News Article Details

Mental health, schools and roads

The Jamestown Sun - 12/1/2018

Dec. 01--The members of the North Dakota Legislature from District 12 see opportunity and challenges in the upcoming session which gets underway with an organizational session next week.

"There was a steep learning curve last time," said Rep. Bernie Satrom, R-Jamestown. "We're looking forward to this session."

Satrom and Rep. Jim Grueneich, R-Jamestown, were elected in 2016 to House seats. They serve District 12 along with Sen. John Grabinger, D-Jamestown, who was elected in 2012 and re-elected in 2016. The district includes most of Jamestown.

"There are a lot of challenges ahead of us," Grabinger said. "There should be more revenue because oil production is up and oil prices were up. When revenue is up it makes it easier, but it still will be a struggle to meet the needs."

Grabinger said one of his top priorities will be dealing with opioid and drug abuse and behavioral health issues in the state. Another top issue could be property taxes. The state assumed the cost of operating social services programs from the counties but that did not always lead to reduced county taxes, Grabinger said.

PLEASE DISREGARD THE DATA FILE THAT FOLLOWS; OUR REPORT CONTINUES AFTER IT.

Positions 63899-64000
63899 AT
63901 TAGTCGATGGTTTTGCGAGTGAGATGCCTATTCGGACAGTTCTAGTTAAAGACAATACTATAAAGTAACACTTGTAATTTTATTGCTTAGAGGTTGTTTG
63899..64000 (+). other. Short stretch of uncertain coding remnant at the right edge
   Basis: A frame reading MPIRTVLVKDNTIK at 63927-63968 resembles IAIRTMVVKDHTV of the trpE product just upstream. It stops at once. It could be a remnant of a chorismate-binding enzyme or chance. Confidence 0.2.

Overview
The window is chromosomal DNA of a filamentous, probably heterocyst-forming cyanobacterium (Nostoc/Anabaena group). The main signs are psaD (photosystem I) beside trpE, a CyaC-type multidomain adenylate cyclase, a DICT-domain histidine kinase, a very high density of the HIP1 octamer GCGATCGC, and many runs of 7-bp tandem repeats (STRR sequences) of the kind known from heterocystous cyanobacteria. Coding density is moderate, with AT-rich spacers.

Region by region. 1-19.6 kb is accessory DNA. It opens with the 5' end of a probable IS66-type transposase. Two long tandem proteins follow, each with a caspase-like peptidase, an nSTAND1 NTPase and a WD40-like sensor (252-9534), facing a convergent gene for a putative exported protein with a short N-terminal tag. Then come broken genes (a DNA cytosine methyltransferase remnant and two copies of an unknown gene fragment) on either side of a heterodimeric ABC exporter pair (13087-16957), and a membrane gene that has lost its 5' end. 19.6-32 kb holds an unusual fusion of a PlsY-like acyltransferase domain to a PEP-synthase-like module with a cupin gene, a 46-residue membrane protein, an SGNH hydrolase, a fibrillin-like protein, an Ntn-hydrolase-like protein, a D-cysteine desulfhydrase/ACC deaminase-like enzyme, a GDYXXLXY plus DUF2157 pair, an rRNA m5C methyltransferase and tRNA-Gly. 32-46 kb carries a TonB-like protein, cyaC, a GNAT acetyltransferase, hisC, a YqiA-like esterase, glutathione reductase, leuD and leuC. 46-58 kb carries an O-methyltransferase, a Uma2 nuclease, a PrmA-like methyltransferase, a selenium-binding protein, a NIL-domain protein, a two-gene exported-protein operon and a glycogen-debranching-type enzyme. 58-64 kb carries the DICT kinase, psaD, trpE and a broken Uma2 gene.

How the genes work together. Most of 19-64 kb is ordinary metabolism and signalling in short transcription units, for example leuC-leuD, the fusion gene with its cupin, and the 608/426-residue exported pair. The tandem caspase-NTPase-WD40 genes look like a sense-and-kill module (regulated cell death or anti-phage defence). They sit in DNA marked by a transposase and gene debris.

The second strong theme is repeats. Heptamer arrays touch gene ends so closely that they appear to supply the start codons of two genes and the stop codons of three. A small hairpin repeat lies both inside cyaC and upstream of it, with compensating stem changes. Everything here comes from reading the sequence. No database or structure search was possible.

"We certainly recognize we didn't hold the counties harmless in this," he said. "We let the counties and the taxpayers down."

Primary education continues to be a top issue for Grueneich.

"We always have to prioritize K (kindergarten) through 12 (high school)," he said. "It is a big part of the budget and enrollment, at least statewide, is up."

In the last legislative session, primary education funding for 2017 through 2019 was kept the same as the previous biennium, Grueneich said.

"No more, no less," he said. "They will need an increase this session."

Grueneich said aid for local infrastructure projects like roads or water and sewer projects could come from what the Republican leadership in North Dakota has called "Operation Prairie Dog." The bill, if passed, would provide up to $280 million for local government infrastructure projects.

"That particular legislation would address non-oil counties like us," Grueneich said. "There are a lot of needs in the townships and cities."

Grabinger said his concern with Operation Prairie Dog is the sustainability and feasibility of the project funding.

"We certainly have the infrastructure needs all across the state," he said.

The organizational session of the North Dakota Legislature convenes Dec. 3-5. The Budget Section will meet at 11 a.m. on Dec. 5 to hear revenue forecasts for the upcoming session and the governor's preliminary budget recommendations.


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